At some point between our infant years and becoming adult, we begin to filter those with access to our life. I wondered what drives the process. In politics one points to a slip of the tongue, some type of gaff, or fight over policy. In sports, recent performance is the only thing that counts; loyalty, history, and pedigree can and will be tossed if they even slightly get in the way of winning. In personal relationships we tend to move from inclusiveness towards isolation. It is as if we have an inbuilt set of requirements and filters shaping the criteria for those with access to our lives versus the others we put behind a barricade.
I wonder what the driver is for our person. Is it protection? Could control and manipulation shape the criteria? Are winning, status and power, all that matters? As I reflect on the externals in my life and others, I find the primary driver always defensive. Early on we were hurt by those close to us and it was very painful! We didn’t feel accepted. We were not nurtured. As a result, barriers were constructed so we could survive. During the process it was a dark time – scary, lonely, and uncertain. It seems as if we would never survive. Yet, most do.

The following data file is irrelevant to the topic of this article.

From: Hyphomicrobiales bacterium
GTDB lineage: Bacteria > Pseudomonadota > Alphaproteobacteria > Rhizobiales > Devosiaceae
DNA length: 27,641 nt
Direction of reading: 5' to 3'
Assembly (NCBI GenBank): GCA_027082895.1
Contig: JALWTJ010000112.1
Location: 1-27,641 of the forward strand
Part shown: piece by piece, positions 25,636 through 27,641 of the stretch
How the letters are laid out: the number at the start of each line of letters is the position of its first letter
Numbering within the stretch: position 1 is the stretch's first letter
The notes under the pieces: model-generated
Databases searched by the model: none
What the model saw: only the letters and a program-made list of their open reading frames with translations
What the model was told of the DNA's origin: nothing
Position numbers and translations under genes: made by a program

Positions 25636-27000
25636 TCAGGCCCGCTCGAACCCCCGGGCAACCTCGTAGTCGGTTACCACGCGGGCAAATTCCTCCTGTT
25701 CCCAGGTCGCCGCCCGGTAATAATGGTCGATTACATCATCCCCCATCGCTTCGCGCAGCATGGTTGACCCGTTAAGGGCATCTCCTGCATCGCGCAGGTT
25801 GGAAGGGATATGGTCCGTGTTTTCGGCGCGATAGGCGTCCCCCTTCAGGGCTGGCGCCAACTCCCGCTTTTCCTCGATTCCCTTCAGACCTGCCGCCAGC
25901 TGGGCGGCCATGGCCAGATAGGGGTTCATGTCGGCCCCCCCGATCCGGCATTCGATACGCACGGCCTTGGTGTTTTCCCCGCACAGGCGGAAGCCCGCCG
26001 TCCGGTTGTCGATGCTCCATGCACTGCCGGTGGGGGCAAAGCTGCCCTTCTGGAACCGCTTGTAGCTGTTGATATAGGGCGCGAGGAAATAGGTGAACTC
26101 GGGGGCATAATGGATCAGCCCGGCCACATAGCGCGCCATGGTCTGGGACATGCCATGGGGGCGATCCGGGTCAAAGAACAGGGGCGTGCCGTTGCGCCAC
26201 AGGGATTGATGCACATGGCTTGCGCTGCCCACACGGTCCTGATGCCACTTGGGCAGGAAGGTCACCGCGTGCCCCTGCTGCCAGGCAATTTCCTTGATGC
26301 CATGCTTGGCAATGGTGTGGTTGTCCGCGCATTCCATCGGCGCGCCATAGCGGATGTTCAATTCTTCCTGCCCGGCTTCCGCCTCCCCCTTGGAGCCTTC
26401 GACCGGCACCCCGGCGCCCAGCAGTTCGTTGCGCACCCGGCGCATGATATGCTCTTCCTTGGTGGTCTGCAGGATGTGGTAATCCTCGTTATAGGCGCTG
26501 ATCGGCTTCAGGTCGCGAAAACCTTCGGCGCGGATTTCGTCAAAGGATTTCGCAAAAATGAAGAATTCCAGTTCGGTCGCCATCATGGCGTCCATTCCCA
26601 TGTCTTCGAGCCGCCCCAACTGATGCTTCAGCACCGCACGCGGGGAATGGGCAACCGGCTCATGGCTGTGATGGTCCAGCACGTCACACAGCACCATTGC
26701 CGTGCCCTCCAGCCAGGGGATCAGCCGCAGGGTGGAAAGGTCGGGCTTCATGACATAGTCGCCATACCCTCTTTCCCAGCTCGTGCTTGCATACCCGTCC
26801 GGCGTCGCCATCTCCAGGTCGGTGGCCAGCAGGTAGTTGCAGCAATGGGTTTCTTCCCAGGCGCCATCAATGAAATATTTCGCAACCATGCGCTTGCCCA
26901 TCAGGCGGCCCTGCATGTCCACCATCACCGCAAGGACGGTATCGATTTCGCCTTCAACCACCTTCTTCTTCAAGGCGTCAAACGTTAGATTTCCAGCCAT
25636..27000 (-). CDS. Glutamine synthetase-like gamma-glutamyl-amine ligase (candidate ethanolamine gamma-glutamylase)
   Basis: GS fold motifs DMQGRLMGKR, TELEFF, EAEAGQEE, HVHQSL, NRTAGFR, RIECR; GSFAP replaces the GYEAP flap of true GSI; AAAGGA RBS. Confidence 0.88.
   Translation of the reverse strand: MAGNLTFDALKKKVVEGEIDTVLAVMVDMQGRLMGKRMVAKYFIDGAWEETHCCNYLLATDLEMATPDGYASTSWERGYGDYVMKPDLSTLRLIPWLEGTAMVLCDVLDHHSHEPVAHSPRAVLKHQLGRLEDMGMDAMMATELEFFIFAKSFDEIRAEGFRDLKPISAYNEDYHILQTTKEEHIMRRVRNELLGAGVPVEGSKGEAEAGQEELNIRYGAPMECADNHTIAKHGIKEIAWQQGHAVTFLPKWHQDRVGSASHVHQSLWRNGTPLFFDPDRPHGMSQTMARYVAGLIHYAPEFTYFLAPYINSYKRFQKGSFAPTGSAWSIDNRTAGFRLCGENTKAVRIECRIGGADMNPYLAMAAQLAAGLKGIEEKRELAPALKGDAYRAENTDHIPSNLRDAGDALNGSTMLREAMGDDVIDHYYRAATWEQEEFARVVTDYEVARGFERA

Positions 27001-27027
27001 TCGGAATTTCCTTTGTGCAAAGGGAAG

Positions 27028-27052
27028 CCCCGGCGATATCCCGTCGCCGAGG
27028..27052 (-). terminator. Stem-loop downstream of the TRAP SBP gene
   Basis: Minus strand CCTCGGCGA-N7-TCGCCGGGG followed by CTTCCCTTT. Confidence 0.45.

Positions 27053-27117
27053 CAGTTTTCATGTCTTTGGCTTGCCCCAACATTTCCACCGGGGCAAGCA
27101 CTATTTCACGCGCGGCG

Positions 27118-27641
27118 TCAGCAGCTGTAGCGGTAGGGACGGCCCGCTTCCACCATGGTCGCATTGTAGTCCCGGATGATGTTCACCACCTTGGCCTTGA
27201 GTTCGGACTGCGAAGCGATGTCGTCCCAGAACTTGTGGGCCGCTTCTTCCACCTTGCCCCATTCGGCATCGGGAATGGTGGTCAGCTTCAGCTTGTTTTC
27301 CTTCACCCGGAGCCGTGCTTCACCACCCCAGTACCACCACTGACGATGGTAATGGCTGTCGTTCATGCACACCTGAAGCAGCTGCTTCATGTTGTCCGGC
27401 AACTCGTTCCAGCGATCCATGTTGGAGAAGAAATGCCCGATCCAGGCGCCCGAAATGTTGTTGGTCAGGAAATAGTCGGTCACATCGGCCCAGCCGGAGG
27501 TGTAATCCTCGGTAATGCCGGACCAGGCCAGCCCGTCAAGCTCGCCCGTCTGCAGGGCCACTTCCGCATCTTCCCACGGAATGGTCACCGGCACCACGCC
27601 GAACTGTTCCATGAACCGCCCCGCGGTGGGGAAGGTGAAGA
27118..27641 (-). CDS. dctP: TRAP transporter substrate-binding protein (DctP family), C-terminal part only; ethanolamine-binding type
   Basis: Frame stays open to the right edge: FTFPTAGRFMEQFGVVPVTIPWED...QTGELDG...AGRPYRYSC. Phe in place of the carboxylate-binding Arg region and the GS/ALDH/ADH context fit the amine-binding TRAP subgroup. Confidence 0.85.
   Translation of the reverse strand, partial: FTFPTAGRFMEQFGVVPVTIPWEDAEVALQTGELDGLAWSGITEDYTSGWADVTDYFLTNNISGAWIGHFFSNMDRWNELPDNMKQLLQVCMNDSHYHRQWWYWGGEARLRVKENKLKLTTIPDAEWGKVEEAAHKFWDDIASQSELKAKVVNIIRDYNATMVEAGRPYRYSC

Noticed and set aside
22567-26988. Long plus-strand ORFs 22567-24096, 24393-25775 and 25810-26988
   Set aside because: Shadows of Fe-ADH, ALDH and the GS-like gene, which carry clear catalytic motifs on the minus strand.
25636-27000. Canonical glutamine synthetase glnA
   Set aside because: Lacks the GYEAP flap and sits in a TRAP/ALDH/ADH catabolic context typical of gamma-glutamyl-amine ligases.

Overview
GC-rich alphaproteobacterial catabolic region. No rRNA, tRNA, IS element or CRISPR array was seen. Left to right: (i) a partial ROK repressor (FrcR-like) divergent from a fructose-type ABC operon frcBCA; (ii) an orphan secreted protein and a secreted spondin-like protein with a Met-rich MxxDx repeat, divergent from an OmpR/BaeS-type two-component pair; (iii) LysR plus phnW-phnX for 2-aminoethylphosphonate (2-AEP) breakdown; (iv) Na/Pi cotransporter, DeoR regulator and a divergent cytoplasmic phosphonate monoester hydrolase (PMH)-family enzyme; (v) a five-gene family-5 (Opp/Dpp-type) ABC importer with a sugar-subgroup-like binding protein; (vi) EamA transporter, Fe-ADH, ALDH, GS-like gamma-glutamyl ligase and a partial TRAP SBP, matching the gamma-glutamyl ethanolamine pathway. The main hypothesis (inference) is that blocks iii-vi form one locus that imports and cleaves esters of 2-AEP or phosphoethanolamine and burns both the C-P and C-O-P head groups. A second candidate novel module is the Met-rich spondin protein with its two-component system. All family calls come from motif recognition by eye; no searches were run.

With the passage of time I have come to accept the limitations I have on my ability to allow everyone on the inside. The world isn’t safe. People can be very dangerous. Insiders and trust are soul mates yet danger always lurks.
Even in the strongest leaders there are those who are insiders. I have them in my life and so do you. I find it interesting to see how John noted the difference in behavior. “One of the disciples, the one Jesus loved dearly, was reclining against him, his head on his shoulder.” (John 13.23) Intimate, affection, and potentially risky are attributes of those closest to us. I look at the dawn and wonder who is on my “insider” list. God is top; he is the one safe one.
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